Low Prep City Design
What you can read under "Threats" on the campaign web site is basically most of what I know about my city. It's enough to run a whole campaign. I literally could ad lib everything from that, if I was willing to give up some of the sandboxy elements of play and switch back to my old school (circa 1988-1995) mode of play.
That older mode of play always started with a vision of a setting that was about as detailed as my initial write-up for City of Brass. The rest was created on-the-fly via stream-of-consciousness GMing. Riffing off what the players wanted to do, I might throw threats at them till one "stuck," then keep developing that.
In the sandbox mode, I prep a bit more. The encounter tables are created using that same riffing process, really. I want them to be sort of like Bangs in Sorcerer. "This thing just happened. What do you do about it?" (Even doing nothing about it says something about you, and propels elements of the setting forward.)
But let's look at what I did for the city design.
In West Marches setting design, there's probably some kind of distance-related thing going on where the nearby setting elements are low-level and the far-away setting elements are high-level. That way, 1st level PCs don't stumble into an ultra-high-level dragon encounter on the first adventure and TPK without warning. No fun.
So it's vaguely concentric circles, and the problems get bigger the further away from base you get.
In the City of Brass, the home base is the commune and the city is the wilderness. In West Marxist play, according to the rules in the "Marx & Monsters" write-up that inspired me, the city is crushingly dangerous. Everything out there wants to oppress you or take advantage of you somehow.
My city's concentric circles have a geographic component, too.
* the commune at the center
* the immediate neighborhood block
* the little neighborhood, Kickstone
* Ash Borough, ruled by an "elected" captain
* the two halves of the city, upper and lower, literally divided by a huge cliff face
* the entire city, ruled by an empress
* the wilderness around the city (a vast, rocky desert on one side, and a harsh sea on the other)
These geographic divisions have political divisions that go with them. Each of them is ruled by a bureaucracy that presses down on the ones below it. I've named some of the NPCs that control these and thought a little about their motivations, but they're all generally bad: greed, power, corruption, control.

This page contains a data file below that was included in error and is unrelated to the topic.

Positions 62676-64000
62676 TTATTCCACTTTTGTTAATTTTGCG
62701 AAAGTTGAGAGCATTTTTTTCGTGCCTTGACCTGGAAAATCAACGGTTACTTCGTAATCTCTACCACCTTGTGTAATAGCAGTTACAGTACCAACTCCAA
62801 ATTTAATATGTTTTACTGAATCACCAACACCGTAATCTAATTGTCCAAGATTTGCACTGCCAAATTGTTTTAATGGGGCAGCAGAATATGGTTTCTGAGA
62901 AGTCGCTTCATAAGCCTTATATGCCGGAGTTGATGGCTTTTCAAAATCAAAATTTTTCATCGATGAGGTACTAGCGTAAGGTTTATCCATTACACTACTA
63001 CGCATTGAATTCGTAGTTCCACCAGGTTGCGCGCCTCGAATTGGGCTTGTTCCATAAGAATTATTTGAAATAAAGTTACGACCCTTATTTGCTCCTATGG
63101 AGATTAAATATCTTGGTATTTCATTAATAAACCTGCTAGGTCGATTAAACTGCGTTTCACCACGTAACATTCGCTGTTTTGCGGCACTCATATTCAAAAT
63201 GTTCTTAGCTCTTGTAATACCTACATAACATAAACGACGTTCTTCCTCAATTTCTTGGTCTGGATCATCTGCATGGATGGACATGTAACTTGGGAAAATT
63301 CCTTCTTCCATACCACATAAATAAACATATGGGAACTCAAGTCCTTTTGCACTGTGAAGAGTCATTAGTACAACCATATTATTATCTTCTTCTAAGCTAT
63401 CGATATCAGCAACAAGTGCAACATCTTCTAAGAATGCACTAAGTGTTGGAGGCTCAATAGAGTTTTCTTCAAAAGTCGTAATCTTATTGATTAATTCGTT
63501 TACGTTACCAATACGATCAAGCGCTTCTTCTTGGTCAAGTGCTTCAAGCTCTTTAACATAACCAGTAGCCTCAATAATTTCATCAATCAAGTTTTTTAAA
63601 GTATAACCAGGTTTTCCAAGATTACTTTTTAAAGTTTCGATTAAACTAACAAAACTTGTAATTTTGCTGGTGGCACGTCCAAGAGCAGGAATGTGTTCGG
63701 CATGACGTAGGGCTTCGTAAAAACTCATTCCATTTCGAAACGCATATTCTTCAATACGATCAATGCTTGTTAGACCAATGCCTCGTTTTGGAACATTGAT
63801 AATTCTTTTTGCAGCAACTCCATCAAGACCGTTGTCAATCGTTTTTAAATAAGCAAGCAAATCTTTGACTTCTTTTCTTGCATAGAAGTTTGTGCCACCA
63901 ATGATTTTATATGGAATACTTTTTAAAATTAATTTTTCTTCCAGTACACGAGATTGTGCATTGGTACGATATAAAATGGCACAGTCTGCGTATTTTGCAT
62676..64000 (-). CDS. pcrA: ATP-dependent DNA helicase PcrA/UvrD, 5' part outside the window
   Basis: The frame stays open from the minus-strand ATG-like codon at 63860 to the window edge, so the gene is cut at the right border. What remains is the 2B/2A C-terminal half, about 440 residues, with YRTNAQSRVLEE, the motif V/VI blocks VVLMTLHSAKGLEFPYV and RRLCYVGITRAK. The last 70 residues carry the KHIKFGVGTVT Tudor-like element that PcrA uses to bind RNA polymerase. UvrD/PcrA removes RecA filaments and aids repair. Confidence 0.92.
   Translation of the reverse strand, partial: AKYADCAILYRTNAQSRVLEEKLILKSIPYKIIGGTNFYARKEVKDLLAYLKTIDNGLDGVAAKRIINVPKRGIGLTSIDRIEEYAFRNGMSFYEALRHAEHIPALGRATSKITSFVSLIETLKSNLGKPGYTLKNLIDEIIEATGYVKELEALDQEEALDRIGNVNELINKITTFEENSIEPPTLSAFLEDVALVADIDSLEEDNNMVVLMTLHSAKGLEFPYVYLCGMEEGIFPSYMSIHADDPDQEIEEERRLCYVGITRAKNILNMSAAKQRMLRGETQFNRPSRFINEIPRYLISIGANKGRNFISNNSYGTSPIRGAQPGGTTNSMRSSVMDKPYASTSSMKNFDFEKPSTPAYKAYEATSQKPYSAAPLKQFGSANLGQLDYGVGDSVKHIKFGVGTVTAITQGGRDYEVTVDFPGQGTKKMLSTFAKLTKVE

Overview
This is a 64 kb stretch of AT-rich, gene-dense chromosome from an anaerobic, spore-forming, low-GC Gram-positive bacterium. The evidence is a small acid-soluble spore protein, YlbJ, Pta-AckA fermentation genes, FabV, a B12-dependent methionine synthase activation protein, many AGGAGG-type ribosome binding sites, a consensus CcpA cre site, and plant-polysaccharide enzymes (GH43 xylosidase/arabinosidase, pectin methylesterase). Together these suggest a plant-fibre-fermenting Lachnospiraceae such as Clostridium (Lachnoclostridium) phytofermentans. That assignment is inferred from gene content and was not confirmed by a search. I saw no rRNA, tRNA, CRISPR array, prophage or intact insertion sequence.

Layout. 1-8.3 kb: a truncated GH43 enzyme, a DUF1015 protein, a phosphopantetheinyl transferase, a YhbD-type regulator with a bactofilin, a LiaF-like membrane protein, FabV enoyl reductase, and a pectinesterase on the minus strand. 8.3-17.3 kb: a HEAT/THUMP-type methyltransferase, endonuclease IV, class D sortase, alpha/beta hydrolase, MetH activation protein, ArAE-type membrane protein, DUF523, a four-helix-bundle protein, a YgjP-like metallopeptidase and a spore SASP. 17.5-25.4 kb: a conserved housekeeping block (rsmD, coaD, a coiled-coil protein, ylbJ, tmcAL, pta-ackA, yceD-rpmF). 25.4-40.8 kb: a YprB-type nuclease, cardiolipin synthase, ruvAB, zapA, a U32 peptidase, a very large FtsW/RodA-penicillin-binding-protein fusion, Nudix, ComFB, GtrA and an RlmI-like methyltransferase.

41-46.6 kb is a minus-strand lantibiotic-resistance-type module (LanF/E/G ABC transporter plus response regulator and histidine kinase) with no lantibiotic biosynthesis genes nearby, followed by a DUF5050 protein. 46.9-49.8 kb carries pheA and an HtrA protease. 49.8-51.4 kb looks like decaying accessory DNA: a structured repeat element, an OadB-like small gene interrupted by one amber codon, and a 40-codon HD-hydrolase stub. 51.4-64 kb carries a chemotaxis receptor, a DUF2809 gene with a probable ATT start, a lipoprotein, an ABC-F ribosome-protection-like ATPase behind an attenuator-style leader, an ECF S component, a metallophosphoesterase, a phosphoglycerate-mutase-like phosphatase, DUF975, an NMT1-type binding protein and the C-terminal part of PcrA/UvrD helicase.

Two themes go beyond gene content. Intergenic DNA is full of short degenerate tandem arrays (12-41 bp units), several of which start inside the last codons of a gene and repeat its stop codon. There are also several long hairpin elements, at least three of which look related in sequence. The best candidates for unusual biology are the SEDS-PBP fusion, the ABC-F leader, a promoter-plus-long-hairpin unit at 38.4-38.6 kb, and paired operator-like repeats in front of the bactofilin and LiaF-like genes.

There are other divisions, too, that are important. Social caste is a clear division, and the PCs are at the "center" of it, as in, the bottom:
* the poorest of the poor: squatters and other homeless (outcasts)
* the poorest laborers with houses or apartments, probably living in a place like Kickstone (lower lower class)
* crafters and other skilled workers who do repetitive jobs; also soldiers (upper lower class)
* artisans with more skill, controlled by the guilds; also lower priests (lower middle class)
* merchants and people with important skills; also upper priests (upper middle class)
* wealthy guild members and bankers who largely don't work anymore (lower upper class)
* minor nobility (middle upper class)
* major nobility; royalty (ruling class)
Each social layer presses down on the ones below it, too.
What this does for me, in prep, is limit what I have to think about. When I'm populating the random problems table with hooks, I don't have to concern myself with all of the city or all of the social divisions--only the ones the PCs are likely to interact with. That's more or less the ones nearby them.
For example, the Kickstone residents are getting angry at the commune because comrade Hengritte is selling their teens spirit potions (to fund her own habit). There's a group of Kickstone residents who get called "The Betters" who want the squatters / commune out of their neighborhood. Those are Kickstone problems.
Then there's the organized crime syndicate, the Blackguard. Even though that group is a city-wide thing, there's a very low-level Blackguard foot-soldier who collects Black Tax from the local businesses. So the PCs might deal with the 1st-level version of a 20th level threat.
The Masons Guild is lower-upper-class organization. The PCs cannot survive a direct confrontation with the Guild. Let's say its leader is 15th level. They are interested in the property in Kickstone and have sent 3rd level people to look into it. The PCs tried to pickpocket those surveyors last session and got their asses kicked by their guards.
By thinking in terms of these layers, I can project any organization down to the right threat level and add a plot hook that will draw the players into city intrigue that they won't be able to really deal with until they're high level (and maybe not even then).
They can deal with the local effects, but maybe not the global cause, if you follow.